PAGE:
History of Wine - Young and Aged Wines
In Seville’s Aljarafe, as the harvest takes place in autumn, the first wine (called “broth”) is made by fermenting and incubating the grape must for about forty days and achieving an alcohol content of 12%, which is especially popular.
In Italy, the wine called “Novello” is made as early as November, a month and a half after the harvest. The first wine is produced by fermenting and incubating grape must in a special way. It is very aromatic and fragrant, and does not change over the years. August 31, the date used to calculate the age of the wine, is no longer considered young. After that date, the wine is from last year.
The vintage is an important reference in table wines and is often mentioned on the label. In Spain, since August 1, 1979, at least 85% of the vintage must correspond to the harvest for it to be an important vintage. The rest is made up of wines from other vintages, which are kept as reserves.
Wine blending is a skill in and of itself, and “coupage” is the French expression for it. With “coupage”, their flavors are diversified over time regardless of the different vintages, or very uniform wines are obtained.
Although “coupage” is an attractive art, many connoisseurs prefer unmixed vintages, which gives rise to a big difference between good and bad vintages. However, good vintages, however infrequent they may be, seem to more than compensate for the poor results of other years.
In Jerez, the date of the vintage is not even indicated, due to the artisanal process of aging wine with broth for several years in hatcheries and soleras. Only after understanding that a vintage does not require any correction is it mixed and marked with the vintage. For many years, aged Jerez wines were practically non-existent in the market, although they are currently protected by the Regulatory Council and are beginning to be marketed in the high-end sector.
It was understood that the age of a wine should be calculated by the time it had been stored in wood, rather than in glass. Methyl alcohol is gradually eliminated as the wood ages and tannins are absorbed. In reality, aging is a period of time spent in wood, rather than a period of time spent in storage. In the case of wine, excessive contact with wood is harmful. This was stated by Alexis Lechine about Rioja wines.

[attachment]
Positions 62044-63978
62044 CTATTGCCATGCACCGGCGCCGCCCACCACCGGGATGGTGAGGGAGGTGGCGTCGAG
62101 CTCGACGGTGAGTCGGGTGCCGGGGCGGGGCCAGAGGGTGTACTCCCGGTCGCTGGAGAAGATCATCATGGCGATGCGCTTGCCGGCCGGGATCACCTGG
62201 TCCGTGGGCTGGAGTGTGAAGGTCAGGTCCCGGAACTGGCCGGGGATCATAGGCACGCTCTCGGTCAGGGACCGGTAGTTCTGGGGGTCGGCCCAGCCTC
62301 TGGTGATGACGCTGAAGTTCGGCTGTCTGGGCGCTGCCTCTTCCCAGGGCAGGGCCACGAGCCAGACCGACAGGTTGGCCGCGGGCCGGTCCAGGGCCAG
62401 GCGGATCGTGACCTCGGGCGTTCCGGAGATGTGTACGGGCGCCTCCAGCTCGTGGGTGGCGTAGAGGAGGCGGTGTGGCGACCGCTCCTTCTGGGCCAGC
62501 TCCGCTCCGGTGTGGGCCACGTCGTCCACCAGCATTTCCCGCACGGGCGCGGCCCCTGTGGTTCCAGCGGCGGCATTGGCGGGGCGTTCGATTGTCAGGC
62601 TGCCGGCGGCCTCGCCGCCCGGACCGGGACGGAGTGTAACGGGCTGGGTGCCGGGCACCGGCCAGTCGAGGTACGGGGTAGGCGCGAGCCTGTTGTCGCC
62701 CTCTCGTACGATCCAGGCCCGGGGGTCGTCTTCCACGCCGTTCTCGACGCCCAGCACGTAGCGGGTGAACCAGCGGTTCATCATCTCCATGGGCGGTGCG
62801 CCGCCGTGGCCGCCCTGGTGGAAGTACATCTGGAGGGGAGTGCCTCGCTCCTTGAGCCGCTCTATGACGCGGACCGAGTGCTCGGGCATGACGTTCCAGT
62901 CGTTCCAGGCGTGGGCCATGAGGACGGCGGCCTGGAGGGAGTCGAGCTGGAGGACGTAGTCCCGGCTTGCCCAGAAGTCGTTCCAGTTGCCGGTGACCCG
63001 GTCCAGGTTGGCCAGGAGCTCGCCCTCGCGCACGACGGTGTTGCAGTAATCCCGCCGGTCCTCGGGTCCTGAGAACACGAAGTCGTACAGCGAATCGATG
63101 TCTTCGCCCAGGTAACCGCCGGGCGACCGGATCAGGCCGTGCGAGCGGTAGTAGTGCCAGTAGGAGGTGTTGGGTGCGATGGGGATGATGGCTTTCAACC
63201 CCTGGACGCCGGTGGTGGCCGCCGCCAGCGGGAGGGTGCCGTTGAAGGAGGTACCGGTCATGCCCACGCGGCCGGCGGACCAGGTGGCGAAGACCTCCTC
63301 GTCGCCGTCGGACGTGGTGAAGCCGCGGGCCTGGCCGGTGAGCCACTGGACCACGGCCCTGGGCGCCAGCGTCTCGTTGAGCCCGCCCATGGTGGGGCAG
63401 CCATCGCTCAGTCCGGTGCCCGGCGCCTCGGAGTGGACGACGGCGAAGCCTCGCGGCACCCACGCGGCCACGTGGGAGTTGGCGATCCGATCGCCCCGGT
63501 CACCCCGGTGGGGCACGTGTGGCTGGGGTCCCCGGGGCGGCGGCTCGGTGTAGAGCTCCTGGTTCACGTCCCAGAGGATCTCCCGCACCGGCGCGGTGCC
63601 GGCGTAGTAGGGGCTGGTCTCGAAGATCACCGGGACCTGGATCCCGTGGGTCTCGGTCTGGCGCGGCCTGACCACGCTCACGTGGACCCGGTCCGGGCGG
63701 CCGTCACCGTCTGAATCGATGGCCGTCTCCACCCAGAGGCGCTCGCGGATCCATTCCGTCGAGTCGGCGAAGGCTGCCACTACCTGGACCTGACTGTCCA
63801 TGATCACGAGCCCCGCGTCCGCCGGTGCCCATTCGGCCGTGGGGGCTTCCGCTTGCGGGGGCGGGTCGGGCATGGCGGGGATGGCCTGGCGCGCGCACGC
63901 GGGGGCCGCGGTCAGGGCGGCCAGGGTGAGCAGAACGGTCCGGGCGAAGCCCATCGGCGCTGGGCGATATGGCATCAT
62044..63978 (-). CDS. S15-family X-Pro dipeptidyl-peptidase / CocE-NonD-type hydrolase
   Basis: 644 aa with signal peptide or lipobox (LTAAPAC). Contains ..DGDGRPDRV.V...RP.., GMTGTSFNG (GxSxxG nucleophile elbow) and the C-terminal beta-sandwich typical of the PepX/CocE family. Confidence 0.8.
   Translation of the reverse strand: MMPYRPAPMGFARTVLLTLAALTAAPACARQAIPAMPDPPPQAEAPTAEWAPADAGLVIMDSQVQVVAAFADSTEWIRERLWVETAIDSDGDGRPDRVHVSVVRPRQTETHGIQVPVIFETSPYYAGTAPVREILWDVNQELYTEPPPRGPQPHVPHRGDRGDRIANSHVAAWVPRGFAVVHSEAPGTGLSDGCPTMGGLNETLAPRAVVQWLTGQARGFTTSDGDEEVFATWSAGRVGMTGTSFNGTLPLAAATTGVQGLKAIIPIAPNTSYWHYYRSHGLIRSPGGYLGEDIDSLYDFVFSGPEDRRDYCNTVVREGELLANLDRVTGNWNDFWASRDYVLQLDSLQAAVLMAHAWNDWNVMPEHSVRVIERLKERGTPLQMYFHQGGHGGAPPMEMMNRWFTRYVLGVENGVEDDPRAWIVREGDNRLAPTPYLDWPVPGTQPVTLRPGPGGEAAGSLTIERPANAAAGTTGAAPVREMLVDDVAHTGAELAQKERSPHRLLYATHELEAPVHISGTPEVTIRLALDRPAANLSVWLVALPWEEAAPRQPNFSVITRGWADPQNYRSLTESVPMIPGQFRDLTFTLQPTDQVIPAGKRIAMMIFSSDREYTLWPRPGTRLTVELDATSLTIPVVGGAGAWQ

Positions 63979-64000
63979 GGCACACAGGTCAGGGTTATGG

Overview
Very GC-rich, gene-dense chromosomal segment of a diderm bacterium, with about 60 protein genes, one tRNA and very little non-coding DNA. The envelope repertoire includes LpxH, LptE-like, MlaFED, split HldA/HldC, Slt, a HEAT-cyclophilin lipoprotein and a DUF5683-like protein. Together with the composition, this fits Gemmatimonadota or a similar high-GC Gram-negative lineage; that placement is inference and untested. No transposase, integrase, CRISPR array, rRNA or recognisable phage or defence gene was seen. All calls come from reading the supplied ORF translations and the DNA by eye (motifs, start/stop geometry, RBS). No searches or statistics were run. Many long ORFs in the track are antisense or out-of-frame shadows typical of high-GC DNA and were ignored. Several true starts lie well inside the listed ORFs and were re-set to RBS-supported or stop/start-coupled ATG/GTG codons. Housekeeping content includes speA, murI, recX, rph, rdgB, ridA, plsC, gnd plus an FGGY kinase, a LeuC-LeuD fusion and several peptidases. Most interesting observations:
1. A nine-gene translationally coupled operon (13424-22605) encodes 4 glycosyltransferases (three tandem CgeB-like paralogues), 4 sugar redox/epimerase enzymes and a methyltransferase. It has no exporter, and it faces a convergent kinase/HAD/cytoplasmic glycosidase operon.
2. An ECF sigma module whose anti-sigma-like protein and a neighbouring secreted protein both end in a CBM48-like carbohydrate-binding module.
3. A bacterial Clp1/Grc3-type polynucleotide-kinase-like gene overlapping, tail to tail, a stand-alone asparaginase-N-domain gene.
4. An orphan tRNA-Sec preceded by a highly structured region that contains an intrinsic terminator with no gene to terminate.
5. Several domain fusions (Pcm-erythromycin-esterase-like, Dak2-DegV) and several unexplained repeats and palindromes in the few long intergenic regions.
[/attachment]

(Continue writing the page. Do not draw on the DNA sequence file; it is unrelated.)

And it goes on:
Royal Decree 157/88, of February 22 (Spain), guarantees that aging is allowed by the system of vintages in the mixed process of wood and bottle, which includes aging. Starting January 1, “Reserva” will start counting at least in all cases of aging, regardless of the type of wine.
In the case of red wines, “reserve” means a minimum of three years in the bottle and a minimum of twelve months in barrels. Riesling and white wines must be aged for a minimum of two years in barrels and bottles, while rosé wines must have a minimum of six months.
Regulatory councils can raise the bar for barrel aging. This has been decided by the authorities of Rioja, Navarra and Ribera del Duero.78 Specifically, a wine can be granted the category of “aging” after it has completed its aging cycle in vinification, even if what is certified as “aging” is actually “reserve”, as a result of the decision of the regulatory council. Consumers cannot definitively determine how long an aging, Reserva or Gran Reserva was in barrels and when it ended its aging after purchasing it.
Consumers do not have at their disposal a terminal that provides answers to the questions of aging, reservation and Gran Reserva in the different periods of Spanish legislative history, as well as the decisions of the regulatory councils, in relation to white, rosé and red wines. Even with the information provided, it is not possible to determine exactly how long the wine spent on wood.
In 2003, new names were created to indicate age: oak, aged, old, crianza, reserve and Gran Reserva (law 24/2003). If the label clearly communicates this information, it is certainly welcome. Harvest: September-October. Barrel: 12 months. Bottled in December 2005. Tempranillo variety, etc.